Fortunately as ball pythons have slowly grown to become one of the most popular pet snakes in the world so breeders and keepers have experimented with a range of housing options. Here are some of the more popular options…
Many serious breeders keep spider ball pythons in rack systems. Here each snake is kept separately in a small plastic container. These fit like shelves into racking so they can slide in and out for feeding and maintenance.
On a simpler level some pet owners with a single spider ball python opt to use large plastic storage boxes like Really Useful Boxes (RUBs).
Exo Terras are really only suitable for baby spider ball pythons, as they’re likely to outgrow all but the largest in time. That said, they’re fantastic-looking cages and one of my favorite options when trying to create a naturalistic-style setup.
Experts are divided over the use of glass fish tanks for ball pythons. Some claim that they can provide too much ventilation, with others stating that spider ball pythons can feel exposed in an all-glass tank. As a result be sure to provide plenty of hides for your spider ball python if you go down this road.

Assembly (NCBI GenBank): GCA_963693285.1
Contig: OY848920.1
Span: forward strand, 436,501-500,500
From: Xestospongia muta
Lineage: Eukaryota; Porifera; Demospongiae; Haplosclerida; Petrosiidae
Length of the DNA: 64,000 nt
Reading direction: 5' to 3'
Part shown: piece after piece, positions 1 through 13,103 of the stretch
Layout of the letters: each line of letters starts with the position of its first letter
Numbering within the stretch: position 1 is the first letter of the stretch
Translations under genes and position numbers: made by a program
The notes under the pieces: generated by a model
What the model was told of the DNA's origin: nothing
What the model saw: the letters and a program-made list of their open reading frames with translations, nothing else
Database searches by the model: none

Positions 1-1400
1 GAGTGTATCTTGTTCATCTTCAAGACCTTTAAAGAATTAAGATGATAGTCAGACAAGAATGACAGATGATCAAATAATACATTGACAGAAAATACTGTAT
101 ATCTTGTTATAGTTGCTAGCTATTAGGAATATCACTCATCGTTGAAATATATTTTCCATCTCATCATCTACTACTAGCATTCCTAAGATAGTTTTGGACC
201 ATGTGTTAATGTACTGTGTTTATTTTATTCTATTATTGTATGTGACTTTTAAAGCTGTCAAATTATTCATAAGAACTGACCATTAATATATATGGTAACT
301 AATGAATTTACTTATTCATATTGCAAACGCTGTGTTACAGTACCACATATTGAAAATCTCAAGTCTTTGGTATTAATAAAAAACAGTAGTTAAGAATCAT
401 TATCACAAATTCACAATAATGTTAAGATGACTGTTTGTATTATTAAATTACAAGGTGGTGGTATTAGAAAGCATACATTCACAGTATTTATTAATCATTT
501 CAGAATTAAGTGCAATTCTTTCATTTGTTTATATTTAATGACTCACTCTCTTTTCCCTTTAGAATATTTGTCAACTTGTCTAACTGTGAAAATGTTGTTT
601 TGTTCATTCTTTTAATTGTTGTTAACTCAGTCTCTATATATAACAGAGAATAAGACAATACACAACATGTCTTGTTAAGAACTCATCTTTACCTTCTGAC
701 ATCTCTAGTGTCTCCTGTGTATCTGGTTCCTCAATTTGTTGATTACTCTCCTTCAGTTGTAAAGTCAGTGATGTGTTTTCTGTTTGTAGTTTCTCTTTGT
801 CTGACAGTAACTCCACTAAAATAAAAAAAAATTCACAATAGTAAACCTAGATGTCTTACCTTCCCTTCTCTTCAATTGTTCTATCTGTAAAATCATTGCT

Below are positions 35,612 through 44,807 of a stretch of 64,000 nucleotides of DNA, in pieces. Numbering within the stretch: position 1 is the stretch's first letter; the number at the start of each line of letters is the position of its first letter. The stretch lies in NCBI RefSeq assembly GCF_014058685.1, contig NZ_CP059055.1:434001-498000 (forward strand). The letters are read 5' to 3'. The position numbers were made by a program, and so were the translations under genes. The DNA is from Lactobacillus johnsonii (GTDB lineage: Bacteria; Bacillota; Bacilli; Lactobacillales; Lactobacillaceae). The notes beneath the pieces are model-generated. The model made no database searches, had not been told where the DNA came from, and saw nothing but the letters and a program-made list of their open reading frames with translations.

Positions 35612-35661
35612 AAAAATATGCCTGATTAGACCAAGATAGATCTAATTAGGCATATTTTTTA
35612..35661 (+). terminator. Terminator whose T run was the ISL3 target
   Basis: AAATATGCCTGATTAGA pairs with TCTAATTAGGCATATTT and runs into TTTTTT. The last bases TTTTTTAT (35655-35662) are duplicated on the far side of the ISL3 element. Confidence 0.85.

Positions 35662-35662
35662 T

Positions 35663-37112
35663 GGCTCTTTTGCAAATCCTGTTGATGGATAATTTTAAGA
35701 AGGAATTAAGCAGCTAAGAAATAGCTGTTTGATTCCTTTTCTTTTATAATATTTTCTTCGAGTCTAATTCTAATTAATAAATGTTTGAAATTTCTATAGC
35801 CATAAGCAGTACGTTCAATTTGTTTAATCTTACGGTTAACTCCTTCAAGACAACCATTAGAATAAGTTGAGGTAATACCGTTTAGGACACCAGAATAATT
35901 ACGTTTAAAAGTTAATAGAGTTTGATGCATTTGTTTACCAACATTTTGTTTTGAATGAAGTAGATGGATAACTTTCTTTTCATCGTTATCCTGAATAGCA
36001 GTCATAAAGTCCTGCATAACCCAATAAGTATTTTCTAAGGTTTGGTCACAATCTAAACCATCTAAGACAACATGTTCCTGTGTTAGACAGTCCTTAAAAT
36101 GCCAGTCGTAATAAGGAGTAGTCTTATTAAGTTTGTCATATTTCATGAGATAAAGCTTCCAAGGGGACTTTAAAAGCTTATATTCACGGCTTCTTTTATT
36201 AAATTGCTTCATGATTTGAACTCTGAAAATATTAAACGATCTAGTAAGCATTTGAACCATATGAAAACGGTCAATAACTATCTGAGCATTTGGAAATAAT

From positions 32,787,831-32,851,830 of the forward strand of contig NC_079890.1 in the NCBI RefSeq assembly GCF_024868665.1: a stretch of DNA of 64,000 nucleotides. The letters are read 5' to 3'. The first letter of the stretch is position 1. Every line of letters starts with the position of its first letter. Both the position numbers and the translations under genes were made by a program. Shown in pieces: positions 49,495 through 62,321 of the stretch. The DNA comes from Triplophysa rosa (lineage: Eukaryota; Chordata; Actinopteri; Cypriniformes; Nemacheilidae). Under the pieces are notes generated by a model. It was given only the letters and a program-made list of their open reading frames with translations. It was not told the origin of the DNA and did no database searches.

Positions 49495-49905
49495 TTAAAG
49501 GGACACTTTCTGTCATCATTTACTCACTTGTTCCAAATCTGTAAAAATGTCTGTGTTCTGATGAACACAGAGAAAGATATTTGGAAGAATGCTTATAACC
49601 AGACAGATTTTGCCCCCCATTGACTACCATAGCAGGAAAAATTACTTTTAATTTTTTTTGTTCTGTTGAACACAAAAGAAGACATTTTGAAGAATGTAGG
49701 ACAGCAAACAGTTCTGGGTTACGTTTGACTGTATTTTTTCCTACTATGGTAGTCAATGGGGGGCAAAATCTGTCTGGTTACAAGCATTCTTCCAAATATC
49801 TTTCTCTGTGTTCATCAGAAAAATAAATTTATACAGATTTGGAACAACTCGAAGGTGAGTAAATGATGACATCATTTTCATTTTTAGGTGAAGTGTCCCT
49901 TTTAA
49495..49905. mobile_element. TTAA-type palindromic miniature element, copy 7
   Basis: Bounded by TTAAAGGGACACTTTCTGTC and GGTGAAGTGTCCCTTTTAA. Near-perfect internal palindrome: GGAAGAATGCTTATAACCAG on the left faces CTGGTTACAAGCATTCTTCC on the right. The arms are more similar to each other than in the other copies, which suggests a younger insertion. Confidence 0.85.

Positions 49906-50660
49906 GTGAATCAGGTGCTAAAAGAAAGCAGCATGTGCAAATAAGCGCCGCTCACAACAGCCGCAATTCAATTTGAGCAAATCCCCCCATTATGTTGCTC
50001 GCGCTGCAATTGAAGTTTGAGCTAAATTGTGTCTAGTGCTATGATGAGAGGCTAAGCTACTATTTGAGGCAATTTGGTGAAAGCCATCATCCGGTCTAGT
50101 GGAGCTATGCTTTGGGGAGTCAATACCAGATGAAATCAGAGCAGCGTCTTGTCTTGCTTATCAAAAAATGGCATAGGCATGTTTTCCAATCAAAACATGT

Note that just like other snakes, spider ball pythons are born escape artists, so you’ll need to consider how to secure the top of the aquarium. You can either make your own lid if it is tight-fitting, or possibly more easily consider investing in a suitably-sized mesh vivarium cover.
While they seem more popular in Europe than in the USA, I’m a big fan of wooden vivariums for spider ball pythons.
Typically made from melamine/contiboard they’re able to withstand some moisture if your python spills their water. I like to add aquarium silicone to all the joins to further protect the wood from warping in response to humidity.
Your spider ball python cage will need some kind of substrate at the bottom. Here there are many options with every keeper having their own preference.
The cheapest option, used by many professional breeders, is newspaper.
However there are a number of downsides to using newspaper.
Firstly, and most obviously, it looks horrible, which kind of defeats the object if you’re buying a beautiful spider ball python.
Secondly, it tends not to be very absorbent so needs to be constantly replaced. It’s not just faeces that you need to worry about; ball pythons will sometimes spill water from their bowl either by soaking themselves in it or by moving the bowl during normal everyday activities.
Adult females also have an odd habit of wrapping themselves around their bowls in the breeding season, which can result in more spillage.